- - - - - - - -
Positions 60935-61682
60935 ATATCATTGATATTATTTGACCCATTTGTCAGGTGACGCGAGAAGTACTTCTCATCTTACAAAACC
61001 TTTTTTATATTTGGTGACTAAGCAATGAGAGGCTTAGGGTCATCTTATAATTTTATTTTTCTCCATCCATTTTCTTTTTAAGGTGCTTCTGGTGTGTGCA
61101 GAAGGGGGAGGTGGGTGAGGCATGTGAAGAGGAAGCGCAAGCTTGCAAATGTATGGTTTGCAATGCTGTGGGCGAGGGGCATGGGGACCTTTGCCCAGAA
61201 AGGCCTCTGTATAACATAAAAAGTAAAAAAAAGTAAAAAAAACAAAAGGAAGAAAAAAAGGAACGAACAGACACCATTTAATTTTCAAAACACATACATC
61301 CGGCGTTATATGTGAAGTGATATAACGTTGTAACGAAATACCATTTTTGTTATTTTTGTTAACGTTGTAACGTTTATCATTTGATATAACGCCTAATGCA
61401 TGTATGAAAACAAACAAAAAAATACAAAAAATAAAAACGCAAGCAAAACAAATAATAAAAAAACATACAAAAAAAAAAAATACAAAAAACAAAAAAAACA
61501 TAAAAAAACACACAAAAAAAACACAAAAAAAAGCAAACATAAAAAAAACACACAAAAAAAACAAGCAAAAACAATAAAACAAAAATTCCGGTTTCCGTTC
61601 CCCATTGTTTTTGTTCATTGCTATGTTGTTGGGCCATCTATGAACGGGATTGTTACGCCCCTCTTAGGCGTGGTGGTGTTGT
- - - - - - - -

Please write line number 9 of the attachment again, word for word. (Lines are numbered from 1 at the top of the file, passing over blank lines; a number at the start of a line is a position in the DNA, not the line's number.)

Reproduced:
61601 CCCATTGTTTTTGTTCATTGCTATGTTGTTGGGCCATCTATGAACGGGATTGTTACGCCCCTCTTAGGCGTGGTGGTGTTGT